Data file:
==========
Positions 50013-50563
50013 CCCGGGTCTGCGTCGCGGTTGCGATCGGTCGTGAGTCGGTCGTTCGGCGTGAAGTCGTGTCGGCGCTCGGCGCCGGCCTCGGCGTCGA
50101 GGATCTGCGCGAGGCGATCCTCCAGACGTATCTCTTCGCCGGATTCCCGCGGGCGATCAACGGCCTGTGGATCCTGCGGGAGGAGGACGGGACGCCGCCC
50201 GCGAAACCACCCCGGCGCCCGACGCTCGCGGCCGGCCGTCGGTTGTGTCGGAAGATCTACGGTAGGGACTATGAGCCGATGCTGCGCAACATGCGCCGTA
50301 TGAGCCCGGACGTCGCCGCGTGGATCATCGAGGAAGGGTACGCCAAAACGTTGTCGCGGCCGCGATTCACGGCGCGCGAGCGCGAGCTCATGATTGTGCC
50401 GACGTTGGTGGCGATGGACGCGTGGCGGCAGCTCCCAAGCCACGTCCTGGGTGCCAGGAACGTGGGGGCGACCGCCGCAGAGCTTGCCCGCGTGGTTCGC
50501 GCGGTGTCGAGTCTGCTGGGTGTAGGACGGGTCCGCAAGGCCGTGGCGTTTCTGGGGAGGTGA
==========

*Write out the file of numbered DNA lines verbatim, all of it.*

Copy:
Positions 50013-50563
50013 CCCGGGTCTGCGTCGCGGTTGCGATCGGTCGTGAGTCGGTCGTTCGGCGTGAAGTCGTGTCGGCGCTCGGCGCCGGCCTCGGCGTCGA
50101 GGATCTGCGCGAGGCGATCCTCCAGACGTATCTCTTCGCCGGATTCCCGCGGGCGATCAACGGCCTGTGGATCCTGCGGGAGGAGGACGGGACGCCGCCC
50201 GCGAAACCACCCCGGCGCCCGACGCTCGCGGCCGGCCGTCGGTTGTGTCGGAAGATCTACGGTAGGGACTATGAGCCGATGCTGCGCAACATGCGCCGTA
50301 TGAGCCCGGACGTCGCCGCGTGGATCATCGAGGAAGGGTACGCCAAAACGTTGTCGCGGCCGCGATTCACGGCGCGCGAGCGCGAGCTCATGATTGTGCC
50401 GACGTTGGTGGCGATGGACGCGTGGCGGCAGCTCCCAAGCCACGTCCTGGGTGCCAGGAACGTGGGGGCGACCGCCGCAGAGCTTGCCCGCGTGGTTCGC
50501 GCGGTGTCGAGTCTGCTGGGTGTAGGACGGGTCCGCAAGGCCGTGGCGTTTCTGGGGAGGTGA